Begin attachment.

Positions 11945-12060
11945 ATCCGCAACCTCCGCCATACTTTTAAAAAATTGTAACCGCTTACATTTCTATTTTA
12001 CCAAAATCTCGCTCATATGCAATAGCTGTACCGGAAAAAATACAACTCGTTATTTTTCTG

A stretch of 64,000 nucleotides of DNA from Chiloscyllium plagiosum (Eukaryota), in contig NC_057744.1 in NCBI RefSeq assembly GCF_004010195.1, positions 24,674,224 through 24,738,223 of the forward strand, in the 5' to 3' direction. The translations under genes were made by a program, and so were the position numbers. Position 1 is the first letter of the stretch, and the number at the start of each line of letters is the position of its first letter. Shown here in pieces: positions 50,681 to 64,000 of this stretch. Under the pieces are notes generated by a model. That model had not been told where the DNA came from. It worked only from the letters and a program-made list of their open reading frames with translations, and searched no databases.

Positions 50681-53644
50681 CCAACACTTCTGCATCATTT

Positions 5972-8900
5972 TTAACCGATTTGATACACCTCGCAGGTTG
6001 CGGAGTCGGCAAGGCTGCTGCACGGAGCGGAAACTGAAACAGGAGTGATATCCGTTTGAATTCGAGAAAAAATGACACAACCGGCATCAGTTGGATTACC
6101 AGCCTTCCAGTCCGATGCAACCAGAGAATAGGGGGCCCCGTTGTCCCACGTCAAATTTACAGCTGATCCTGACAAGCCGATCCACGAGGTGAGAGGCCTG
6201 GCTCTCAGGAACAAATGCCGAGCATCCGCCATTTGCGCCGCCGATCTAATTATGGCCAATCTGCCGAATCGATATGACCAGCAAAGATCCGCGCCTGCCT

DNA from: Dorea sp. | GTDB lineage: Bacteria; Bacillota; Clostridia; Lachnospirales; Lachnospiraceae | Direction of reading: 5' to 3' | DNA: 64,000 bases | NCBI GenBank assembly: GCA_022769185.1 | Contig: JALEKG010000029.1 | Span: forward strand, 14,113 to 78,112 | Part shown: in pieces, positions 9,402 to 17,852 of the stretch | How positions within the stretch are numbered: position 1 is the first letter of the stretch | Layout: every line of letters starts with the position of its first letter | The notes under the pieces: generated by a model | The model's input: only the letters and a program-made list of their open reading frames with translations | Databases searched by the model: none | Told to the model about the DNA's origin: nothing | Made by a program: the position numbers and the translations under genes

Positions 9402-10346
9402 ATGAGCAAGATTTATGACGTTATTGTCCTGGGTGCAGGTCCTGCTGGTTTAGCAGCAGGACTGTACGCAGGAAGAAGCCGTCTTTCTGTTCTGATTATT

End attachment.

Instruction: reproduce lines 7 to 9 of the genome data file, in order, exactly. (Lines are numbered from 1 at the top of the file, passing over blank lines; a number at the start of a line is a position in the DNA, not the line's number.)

Positions 5972-8900
5972 TTAACCGATTTGATACACCTCGCAGGTTG
6001 CGGAGTCGGCAAGGCTGCTGCACGGAGCGGAAACTGAAACAGGAGTGATATCCGTTTGAATTCGAGAAAAAATGACACAACCGGCATCAGTTGGATTACC